Lucy Ferriss


I've called this blog "Travelin' Thoughts" in the past, because I kept it mostly as a journal to record impressions of new places and cultures. But in a way, it's still a place for traveling thoughts--ideas that move through and past me, and out into the world. Some of these are literary, some just about life. It's a good place to open up the conversation, and I welcome your thoughts and comments.

Spain and Touristing

March 07, 2018

We are just back from 10 days in Spain, where I did no blogging because (despite the constant cold rain plaguing Europe this winter) there was too much else to do. We traveled with our friends Ellen & Terry Lautz through Barcelona, down the coast of the Mediterranean to the town of Benicarlo just north of Valencia, and over to Madrid for a final three days, where the sun finally peeked out.

Funky Gaudi archways, in Barcelona.

Many amazing things, central among them the food – tapas of all descriptions and combinations, as if the Spanish chefs are all miniaturists working with flavors and combinations of meat and fish and squid ink and fresh vegetables but always on small plates made for sharing. And then of course art museums and the extraordinary architecture of Gaudi, the emotional frescoes of Goya. But here’s the thing: my tolerance for tourism is extremely limited. No question that I am a tourist in Spain – I don’t speak the language, I’m just passing through, I’ve got items to check off my list – but at some point the crowds and the gawking make me physically ill. It happens suddenly. This time, it happened as we were approaching La Sagrada Familia, Gaudi’s huge heap of an unfinished cathedral. (And you wonder, as they set the timeline for finishing the cathedral by 2026, what it means to build a cathedral today. Are they deliberately creating a tourist attraction, as St. Louis did with the arch? Or is Spain still so Catholic that they feel the need to reach up to the heavens, as did the cathedral-builders of the 15th century? One suspects the former, which makes the pronouncements on the signage, and Gaudi’s own extreme religiosity, strange to contemplate.) Anyhow, I felt nauseated, irritable, exhausted, ready to jump out of my skin. I just cannot look and look at things. It’s best for me, when this happens, to cut out. To go walking.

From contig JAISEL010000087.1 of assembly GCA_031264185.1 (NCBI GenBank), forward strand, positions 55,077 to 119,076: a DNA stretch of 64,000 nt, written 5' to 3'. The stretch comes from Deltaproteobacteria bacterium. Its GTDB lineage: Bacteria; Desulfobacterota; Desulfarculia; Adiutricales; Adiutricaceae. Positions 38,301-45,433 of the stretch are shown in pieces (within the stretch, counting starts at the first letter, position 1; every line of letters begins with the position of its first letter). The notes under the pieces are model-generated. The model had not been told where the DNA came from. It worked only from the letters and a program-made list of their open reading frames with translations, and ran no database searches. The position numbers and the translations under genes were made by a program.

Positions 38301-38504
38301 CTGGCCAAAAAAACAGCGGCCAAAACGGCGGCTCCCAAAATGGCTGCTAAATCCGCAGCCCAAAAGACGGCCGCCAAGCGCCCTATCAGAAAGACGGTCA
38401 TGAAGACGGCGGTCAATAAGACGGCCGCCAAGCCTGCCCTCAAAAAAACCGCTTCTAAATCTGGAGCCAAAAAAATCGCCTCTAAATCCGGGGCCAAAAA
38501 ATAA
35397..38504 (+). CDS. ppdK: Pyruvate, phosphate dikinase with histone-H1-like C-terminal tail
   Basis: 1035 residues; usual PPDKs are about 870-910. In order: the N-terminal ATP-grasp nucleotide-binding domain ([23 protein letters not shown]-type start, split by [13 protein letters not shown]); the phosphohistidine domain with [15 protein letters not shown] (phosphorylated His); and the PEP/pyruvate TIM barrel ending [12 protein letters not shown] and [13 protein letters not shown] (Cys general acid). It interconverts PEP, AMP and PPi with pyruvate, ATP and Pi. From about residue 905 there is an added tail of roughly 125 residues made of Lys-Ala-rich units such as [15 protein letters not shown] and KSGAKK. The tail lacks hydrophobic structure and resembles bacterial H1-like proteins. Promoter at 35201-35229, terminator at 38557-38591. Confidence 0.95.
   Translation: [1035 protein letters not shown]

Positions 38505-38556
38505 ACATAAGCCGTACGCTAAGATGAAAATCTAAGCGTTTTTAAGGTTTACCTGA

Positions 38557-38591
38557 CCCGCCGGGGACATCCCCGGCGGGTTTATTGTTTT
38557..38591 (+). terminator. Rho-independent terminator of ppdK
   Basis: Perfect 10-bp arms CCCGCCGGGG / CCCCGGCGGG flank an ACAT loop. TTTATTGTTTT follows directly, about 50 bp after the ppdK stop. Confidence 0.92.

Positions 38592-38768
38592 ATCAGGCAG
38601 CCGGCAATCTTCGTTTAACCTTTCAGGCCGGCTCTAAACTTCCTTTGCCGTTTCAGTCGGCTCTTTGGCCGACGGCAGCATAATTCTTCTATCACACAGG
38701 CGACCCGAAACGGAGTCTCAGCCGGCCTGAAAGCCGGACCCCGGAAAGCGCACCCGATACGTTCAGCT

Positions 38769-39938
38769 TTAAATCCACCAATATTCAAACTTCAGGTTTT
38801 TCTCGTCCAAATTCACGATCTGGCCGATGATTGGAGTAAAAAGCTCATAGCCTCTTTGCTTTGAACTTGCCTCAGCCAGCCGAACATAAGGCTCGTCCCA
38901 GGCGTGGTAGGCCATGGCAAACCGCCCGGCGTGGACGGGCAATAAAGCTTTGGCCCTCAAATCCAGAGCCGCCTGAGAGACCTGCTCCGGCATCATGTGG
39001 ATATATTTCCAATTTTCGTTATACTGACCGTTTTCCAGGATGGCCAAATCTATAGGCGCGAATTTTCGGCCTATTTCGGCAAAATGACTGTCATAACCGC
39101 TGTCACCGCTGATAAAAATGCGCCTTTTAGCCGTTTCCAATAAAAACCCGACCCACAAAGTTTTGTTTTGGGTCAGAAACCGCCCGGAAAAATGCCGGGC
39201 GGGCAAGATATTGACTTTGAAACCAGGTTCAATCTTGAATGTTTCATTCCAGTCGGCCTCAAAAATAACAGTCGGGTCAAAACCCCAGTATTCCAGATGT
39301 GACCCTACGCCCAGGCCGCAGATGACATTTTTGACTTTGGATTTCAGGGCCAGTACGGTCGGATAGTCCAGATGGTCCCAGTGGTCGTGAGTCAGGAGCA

Cannot recall who this painter is. From one of
many amazing art museums, but after awhile I
could not look anymore!
Buen Retiro park.

In the city park (there was a fine one, Montjuif, in Barcelona, where I rode the funicular and then walked down, and there was the excellent Buen Retiro park in Madrid, where the Madrideans poured out on the first sunny afternoon in weeks). Along the streets. I need to melt into the crowd.

At one point, feeling this way in Madrid, I headed out alone via metro – I love taking the subway in strange cities -- to Conde Duque, a cultural center in the middle of the city, for a film, “Dancing Beethoven,” featuring the Béjart Ballet and the Israeli Philharmonic – in French, English, Japanese, and Spanish. I did fine until it came to the Spanish, which wasn’t subtitled. And the film brought me to tears. The joy of the body, which made me think again of the cult of beauty in Greek sculptures. The intensity of Beethoven.

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